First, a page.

Luteolin attenuates airway inflammation by inducing the transition of CD4+CD25– to CD4+CD25+ regulatory T cells

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Abstract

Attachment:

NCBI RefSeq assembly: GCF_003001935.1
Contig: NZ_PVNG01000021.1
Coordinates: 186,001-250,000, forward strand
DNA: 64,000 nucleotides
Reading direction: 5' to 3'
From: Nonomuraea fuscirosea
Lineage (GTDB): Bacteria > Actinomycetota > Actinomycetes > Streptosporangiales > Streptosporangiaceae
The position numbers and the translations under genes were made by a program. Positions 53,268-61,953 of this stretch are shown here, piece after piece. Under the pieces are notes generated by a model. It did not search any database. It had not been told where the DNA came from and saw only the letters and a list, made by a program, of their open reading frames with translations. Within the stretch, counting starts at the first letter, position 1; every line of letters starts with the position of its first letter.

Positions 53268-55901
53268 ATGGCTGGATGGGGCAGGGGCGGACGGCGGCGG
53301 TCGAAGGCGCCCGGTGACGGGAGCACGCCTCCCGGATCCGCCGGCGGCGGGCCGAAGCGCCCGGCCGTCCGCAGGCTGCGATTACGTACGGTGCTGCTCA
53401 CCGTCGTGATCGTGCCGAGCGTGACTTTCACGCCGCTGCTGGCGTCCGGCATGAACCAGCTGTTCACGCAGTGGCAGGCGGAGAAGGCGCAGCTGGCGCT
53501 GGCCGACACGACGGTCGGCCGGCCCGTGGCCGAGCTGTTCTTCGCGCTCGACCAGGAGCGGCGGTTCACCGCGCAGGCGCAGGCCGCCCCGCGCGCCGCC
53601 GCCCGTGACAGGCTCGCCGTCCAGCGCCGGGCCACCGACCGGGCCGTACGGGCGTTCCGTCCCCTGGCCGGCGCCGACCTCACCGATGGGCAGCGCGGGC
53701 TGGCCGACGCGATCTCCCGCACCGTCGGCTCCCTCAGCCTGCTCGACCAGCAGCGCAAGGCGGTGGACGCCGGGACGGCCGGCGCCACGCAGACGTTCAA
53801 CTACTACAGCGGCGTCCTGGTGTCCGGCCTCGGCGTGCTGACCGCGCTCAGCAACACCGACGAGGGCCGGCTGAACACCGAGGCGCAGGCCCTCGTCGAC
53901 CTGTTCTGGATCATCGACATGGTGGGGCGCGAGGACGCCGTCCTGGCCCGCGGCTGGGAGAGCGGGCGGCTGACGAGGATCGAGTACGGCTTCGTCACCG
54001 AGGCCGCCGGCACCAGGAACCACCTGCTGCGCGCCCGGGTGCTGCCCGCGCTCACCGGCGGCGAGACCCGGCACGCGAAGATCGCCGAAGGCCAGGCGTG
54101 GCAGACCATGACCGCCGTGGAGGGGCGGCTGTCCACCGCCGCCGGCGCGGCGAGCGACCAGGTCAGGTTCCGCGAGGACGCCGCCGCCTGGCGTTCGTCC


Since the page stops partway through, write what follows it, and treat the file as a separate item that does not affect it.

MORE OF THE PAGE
Regulatory T cells play an important role in autoimmunity and have been shown to exert anti-inflammatory effects in allergic asthma. Mouse model of airway inflammation was used to examine the suppressive activity of luteolin-induced CD4+CD25+ regulatory T cells (Tregs) in vivo. In this study, BALB/c mice were sensitized with ovalbumin antigen (OVA) by aerosol challenge. Then, various biological processes were examined, including airway eosinophilia; mucus hypersecretion; elevation of OVA-specific IgE, expression of Th2 cytokines and chemokine levels; expression of eotaxin 2 and CCR3; and airway hyper responsiveness (AHR). Luteolin significantly inhibited OVA-induced increase in immune cell and eosinophil counts as well as IL-4, IL-5, IL-13, and eotaxin levels in bronchoalveolar lavage fluid (BAL Fluid). Luteolin and cyclosporine A (CsA) which was a positive control also substantially reduced OVA-specific IgE levels, eotaxin 2 levels, and CCR3 expression in BAL Fluid. In contrast, luteolin significantly increased IL-10 and IFN-γ protein levels, as well as IL-10 and TGF-β1 mRNA expression in the lung. In vitro studies showed that the number of luteolin-induced CD4+CD25+ Treg (iTreg) cells was higher, with elevated levels of TGF-β1 and foxp3 mRNA expression in lungs tissue. Transfer of iTreg cells into OVA-sensitized mice reduced AHR, eosinophil recruitment, eotaxin, IgE, and Th2 cytokine expressions, and increased IFN-γ production in BAL Fluid after allergen challenge. Furthermore, adoptive transfer of iTreg cells prevented disease in a CD25-depleted mouse asthma model. Luteolin via induction of foxp3 and CD4+CD25+ Treg cells may represent a new strategy in the development of therapies for managing asthma.

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